When Nathalie McGloin first took up motor racing, it was as a challenge and a hobby. At the time, she could not have known how far it would lead her. She certainly didn’t ever picture herself on a Formula 1 podium.
Much of Nathalie’s life has been about taking on and conquering challenges. At the age of 16, she was a passenger in a road traffic accident that left her paralysed from the chest down.
Her approach since can be summed up in her own words: “I don’t like to be beaten by things.”
This mantra saw her through almost a year in hospital, back to school and then on to university. She took up wheelchair rugby and made the British squad, then began racing competitively in 2015.
An unapologetic Porsche fanatic, she drives a specially-adapted 987 Cayman S and currently competes in the Porsche Club Championship and Classic Sports Car Club. Among other alterations, her car is equipped with hand controls, mounted to the right of the steering column, leaving her left hand free to steer.
Racing drivers generally feel a car’s behaviour through the base of their seat, but as Nathalie is paralysed from the chest down this is impossible. Instead, her seat is shaped to fit her ribcage, allowing her to feel the car in this way. Since starting out in racing, she has learned that wet weather lends itself to this particular adaptation.
“I don’t have any sensation below my chest, so I read the car differently to non-disabled drivers,” she explains. “When it’s wet, all of the senses are heightened and so everything the car does is very obvious. It gives me more feedback and more confidence, so I’m more comfortable in the wet and with that more competitive.”
This first clicked for Nathalie during a rain-hit race at Brands Hatch, where she found herself carving through the field on her way to sixth place. But racing can take away just as much as it gives. At the same circuit, her participation in the sport was nearly brought to a halt.
“I knew that crashing was on the cards, but you never think it’ll happen to you,” she begins.
Nathalie had been working with an instructor in her car at Brands. For the final session she went back out alone to see what kind of time she could put in without the added weight and with fresh rubber.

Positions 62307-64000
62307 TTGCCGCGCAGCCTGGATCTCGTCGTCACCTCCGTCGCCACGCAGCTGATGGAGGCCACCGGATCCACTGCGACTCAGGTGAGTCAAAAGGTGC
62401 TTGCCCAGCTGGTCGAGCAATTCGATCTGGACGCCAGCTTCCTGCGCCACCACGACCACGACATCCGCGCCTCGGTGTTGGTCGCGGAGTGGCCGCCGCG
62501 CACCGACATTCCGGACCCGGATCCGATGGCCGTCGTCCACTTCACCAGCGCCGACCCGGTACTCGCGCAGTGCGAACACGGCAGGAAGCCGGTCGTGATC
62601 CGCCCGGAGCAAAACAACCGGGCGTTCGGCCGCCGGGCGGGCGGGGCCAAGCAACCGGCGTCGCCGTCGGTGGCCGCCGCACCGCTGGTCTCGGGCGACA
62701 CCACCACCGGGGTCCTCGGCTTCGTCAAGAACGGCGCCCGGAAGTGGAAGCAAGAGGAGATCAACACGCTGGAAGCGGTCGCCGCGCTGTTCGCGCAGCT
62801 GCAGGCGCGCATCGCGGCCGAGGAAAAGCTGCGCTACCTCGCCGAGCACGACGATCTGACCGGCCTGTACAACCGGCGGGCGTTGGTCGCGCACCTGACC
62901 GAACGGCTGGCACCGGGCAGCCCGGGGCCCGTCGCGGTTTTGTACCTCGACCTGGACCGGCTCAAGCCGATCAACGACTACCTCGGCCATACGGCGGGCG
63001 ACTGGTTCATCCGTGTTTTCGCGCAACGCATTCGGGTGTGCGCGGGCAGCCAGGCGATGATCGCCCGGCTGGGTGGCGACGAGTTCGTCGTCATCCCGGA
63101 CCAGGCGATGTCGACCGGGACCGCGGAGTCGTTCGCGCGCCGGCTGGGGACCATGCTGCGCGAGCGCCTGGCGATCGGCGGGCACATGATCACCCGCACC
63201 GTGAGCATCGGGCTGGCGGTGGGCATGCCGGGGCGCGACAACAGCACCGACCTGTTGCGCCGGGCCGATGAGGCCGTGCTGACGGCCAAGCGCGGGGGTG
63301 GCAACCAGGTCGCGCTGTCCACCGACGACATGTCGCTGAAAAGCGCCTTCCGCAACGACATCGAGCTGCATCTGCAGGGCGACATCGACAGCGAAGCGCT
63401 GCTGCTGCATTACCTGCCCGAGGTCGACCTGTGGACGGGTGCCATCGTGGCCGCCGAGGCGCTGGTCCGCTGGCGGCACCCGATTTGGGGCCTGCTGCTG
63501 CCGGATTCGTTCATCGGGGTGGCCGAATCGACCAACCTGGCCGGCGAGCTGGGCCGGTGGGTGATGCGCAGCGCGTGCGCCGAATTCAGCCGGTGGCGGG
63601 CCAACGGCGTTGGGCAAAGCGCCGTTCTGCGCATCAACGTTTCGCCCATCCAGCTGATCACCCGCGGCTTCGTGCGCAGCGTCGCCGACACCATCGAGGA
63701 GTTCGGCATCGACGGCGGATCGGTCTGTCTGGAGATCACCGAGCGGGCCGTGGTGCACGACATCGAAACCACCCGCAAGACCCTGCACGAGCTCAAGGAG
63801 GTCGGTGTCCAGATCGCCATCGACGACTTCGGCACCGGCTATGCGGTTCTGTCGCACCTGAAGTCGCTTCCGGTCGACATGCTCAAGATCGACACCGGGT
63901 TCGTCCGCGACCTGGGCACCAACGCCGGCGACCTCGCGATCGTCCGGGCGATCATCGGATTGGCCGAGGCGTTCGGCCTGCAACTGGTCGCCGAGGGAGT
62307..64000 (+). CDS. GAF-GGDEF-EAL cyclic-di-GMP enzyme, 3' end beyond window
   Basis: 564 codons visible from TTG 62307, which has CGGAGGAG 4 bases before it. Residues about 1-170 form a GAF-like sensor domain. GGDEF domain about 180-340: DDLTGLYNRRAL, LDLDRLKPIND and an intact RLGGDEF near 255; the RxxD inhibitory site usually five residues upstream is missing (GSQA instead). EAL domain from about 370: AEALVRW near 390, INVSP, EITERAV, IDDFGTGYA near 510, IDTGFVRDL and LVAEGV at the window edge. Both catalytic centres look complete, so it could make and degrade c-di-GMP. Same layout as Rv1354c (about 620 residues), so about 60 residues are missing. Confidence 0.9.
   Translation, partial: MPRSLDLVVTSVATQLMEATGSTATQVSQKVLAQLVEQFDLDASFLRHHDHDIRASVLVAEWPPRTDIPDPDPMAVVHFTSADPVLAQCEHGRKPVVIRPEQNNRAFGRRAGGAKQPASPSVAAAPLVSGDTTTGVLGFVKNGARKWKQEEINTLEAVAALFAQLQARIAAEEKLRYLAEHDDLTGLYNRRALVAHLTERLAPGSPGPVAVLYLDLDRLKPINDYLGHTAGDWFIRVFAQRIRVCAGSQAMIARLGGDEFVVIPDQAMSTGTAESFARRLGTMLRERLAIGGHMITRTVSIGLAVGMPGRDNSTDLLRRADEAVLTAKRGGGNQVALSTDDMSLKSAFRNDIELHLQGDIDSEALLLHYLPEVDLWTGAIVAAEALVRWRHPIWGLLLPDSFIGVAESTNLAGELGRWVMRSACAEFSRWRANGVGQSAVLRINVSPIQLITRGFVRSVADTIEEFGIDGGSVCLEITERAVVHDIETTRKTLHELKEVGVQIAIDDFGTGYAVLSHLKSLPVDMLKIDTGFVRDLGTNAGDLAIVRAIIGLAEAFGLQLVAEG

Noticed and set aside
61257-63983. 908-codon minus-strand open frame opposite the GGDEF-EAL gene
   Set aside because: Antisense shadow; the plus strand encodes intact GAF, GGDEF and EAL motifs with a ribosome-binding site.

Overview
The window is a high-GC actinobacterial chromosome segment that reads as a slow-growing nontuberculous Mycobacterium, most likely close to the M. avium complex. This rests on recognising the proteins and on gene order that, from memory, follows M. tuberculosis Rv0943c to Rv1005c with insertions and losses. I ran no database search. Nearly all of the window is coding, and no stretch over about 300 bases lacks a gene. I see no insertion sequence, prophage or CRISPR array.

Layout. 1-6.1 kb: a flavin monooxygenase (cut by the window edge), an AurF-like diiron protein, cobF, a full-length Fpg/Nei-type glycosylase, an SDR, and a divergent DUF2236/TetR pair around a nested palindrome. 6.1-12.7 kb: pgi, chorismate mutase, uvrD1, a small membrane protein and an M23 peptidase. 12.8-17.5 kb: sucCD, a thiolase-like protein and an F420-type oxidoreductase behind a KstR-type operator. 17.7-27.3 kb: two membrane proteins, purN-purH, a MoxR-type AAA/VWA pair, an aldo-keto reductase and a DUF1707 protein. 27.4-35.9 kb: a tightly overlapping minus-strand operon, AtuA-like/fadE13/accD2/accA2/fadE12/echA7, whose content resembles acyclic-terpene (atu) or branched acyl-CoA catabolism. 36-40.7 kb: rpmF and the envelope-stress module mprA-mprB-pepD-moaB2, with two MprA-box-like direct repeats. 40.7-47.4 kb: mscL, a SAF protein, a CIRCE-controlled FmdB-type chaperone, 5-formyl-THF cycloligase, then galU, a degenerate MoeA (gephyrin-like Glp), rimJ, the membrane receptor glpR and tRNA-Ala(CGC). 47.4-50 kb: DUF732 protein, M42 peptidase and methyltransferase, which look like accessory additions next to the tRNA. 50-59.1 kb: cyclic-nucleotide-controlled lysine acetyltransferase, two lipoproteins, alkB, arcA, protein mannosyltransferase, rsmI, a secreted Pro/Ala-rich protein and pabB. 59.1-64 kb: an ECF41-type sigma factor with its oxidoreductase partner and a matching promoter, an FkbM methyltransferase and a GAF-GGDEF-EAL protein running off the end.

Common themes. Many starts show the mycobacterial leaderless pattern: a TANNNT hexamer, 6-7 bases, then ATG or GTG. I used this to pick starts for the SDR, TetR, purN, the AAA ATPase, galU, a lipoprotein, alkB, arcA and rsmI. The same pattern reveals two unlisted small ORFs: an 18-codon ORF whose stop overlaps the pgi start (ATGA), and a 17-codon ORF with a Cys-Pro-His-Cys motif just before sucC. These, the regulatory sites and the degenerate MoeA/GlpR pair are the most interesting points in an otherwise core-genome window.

“I could hear a weird noise; when my instructor got out I didn’t unplug my helmet, so I assumed it was just feedback from the intercom.
“It turned out to be a wheel bearing about to collapse. As I approached Paddock Hill Bend at 130mph I went to apply the brakes and the ABS failed. I locked up and hit the wall at 70mph.
“I’m still suffering from soft tissue damage because I was trying to steer away from the wall, whereas a more experienced driver might have taken their hands off and braced for the impact.”
She couldn’t compete that weekend or at the following event. Before her next scheduled race, she realised she was dreading simply getting back into the car.
“My partner Andrew came back one afternoon and found me in floods of tears. I told him that I didn’t know if I could race again.”
She did, but the enjoyment she’d once found was gone. It wasn’t until an end-of-season race at Silverstone with her fellow BWRDC (British Women Racing Drivers’ Club) members that things began to change.
“Silverstone’s one of my favourite circuits so I knew it was the right place to do it. I told myself that if I still hated it when there was no pressure, I’d leave racing.
“It was such a chilled-out weekend and I got my first podium – it always helps when you win some silverware! I’ve since taken a third-place in my class at the Classic Sports Car Club race at Silverstone this year, so I’m still riding the wave.”